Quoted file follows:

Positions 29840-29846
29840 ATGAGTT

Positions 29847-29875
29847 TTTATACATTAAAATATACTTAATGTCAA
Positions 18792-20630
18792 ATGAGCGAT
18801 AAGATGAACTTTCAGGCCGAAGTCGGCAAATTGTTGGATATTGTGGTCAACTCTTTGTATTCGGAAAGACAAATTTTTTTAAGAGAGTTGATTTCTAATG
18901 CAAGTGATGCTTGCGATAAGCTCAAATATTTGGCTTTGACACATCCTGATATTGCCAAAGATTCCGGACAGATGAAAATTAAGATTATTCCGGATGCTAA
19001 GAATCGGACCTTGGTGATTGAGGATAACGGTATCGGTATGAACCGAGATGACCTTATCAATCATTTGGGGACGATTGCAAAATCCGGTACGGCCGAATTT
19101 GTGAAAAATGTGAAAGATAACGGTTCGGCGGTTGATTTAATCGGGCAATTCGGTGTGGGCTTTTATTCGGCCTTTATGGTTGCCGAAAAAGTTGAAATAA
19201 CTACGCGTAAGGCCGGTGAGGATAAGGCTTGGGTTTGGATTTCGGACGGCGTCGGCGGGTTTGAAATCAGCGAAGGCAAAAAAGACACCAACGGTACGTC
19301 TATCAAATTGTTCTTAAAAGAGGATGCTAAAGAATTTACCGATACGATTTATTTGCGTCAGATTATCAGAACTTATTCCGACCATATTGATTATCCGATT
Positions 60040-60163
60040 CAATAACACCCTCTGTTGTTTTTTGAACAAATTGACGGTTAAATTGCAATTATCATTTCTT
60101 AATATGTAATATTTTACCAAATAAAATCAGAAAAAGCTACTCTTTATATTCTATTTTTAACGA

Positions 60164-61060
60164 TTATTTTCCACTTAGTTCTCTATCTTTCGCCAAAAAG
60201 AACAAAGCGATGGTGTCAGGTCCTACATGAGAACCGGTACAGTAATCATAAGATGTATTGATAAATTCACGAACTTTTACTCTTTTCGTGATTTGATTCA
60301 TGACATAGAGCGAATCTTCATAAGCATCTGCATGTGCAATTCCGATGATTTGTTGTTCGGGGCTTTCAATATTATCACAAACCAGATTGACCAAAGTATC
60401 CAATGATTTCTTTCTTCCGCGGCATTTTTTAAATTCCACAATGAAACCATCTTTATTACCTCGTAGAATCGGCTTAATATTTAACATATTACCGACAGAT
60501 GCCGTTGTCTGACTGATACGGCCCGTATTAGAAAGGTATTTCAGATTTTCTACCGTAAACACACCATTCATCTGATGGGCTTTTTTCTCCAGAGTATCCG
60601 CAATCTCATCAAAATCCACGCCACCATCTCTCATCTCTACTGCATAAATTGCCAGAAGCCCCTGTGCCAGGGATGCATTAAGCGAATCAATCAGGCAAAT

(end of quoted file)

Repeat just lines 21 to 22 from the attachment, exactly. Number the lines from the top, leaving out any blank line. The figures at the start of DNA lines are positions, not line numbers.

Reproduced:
60501 GCCGTTGTCTGACTGATACGGCCCGTATTAGAAAGGTATTTCAGATTTTCTACCGTAAACACACCATTCATCTGATGGGCTTTTTTCTCCAGAGTATCCG
60601 CAATCTCATCAAAATCCACGCCACCATCTCTCATCTCTACTGCATAAATTGCCAGAAGCCCCTGTGCCAGGGATGCATTAAGCGAATCAATCAGGCAAAT